Adapted from the play of the same name by Terence Rattigan, British director Terence Davies returns to fiction-filmmaking after more than a decade with The Deep Blue Sea, a melodramatic tale of love, longing, regret, and carrying on.
Rachel Weisz plays the weary Hester who, after an unsuccessful suicide attempt, struggles with her relationships with both her soon-to-be-ex husband William (Simon Russell Beale) and her pilot lover Freddie (Tom Hiddleston). Weisz is wonderful in the lead, carrying the film almost completely on her shoulders, entirely believable as a woman who is unequivocally in love with a man who doesn’t love her in the same way and at the same time being unable to do the same for her current husband.
The trouble with the film is the staginess of it. Some films which are adapted from plays are able to be cinematic, and it makes sense why a translation was needed in the first place (Frost/Nixon comes to mind). Unfortunately, The Deep Blue Sea doesn’t fall into that rare category but rather in the one which makes it very obvious the film is based on a play. The dialogue is very over-the-top and dramatic (sometimes needlessly so) and there are minimal locations and a lack of eventfulness that evoke what the stage can do rather than the screen.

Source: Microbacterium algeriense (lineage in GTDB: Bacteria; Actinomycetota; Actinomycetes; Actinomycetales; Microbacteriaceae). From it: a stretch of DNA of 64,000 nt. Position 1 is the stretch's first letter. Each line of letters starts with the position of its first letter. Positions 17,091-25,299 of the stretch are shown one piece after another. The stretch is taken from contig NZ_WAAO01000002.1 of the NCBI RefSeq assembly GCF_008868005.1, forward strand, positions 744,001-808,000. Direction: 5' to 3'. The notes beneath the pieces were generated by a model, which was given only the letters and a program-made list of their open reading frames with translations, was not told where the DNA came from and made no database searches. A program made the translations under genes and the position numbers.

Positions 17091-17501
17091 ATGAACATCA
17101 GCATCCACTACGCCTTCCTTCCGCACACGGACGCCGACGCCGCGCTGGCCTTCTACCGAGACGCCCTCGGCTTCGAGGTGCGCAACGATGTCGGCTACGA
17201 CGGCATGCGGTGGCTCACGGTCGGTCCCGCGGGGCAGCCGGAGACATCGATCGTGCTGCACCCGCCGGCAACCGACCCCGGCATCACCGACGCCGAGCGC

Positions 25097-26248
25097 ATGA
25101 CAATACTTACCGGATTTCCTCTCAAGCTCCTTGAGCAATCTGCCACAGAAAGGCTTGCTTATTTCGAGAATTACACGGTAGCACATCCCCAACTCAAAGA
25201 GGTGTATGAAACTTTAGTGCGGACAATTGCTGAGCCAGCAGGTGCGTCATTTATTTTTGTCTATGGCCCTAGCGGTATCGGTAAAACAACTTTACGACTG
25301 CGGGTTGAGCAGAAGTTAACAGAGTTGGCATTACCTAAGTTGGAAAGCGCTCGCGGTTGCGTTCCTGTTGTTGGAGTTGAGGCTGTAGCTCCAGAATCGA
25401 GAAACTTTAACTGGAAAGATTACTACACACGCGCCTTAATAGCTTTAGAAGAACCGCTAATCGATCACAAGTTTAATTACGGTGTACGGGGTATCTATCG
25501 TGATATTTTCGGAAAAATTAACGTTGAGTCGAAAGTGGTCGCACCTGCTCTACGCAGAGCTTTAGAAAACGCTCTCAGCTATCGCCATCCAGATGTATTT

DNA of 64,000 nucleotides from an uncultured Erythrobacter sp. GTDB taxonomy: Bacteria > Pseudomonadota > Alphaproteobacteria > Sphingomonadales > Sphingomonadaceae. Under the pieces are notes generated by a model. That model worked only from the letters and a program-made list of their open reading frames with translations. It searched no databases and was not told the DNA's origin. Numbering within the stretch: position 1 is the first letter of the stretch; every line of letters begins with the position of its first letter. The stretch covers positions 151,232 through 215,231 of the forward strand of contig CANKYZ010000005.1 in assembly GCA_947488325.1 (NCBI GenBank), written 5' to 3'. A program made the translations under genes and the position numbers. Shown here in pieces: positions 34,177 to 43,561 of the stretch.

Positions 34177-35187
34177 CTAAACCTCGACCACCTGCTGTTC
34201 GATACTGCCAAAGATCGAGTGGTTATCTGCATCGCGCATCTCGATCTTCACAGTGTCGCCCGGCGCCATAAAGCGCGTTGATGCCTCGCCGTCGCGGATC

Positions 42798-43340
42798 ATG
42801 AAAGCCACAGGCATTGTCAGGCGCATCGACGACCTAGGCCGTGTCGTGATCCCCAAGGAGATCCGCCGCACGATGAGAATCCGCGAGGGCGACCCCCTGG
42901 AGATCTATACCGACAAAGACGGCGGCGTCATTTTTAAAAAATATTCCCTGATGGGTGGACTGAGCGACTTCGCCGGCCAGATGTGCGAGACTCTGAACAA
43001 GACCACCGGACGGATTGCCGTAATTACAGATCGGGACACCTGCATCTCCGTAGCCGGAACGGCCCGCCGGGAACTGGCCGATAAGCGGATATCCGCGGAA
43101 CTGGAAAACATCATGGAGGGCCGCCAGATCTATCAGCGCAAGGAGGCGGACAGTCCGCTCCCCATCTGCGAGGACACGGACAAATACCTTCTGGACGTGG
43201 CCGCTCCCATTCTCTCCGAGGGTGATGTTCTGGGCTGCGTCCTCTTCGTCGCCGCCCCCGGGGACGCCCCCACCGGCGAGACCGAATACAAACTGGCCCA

It’s one of those films where you have to just be accepting of the deliberately slow and steady pace which is almost set in motion by the ticking clock heard at the start. It takes its time, focusing more on the characters and the staging rather than a lot of things constantly going on: a film of people in small rooms confronting one another and delving into issues that are not usually broached in normal polite conversation.
There’s a lot here to like here, from the three main performances by Weisz, Hiddleston, and Beale to the sumptuous music, gorgeous cinematography, and expertly crafted atmosphere. But there’s something oddly old-fashioned about the film, and that has nothing to do with the period ’50s setting: the way its put together – the transitions, the dialogue, the overall melodrama – all make it seem like it’s from decades ago. While that may transport you in some ways it nevertheless, in 2011, feels a little dated.
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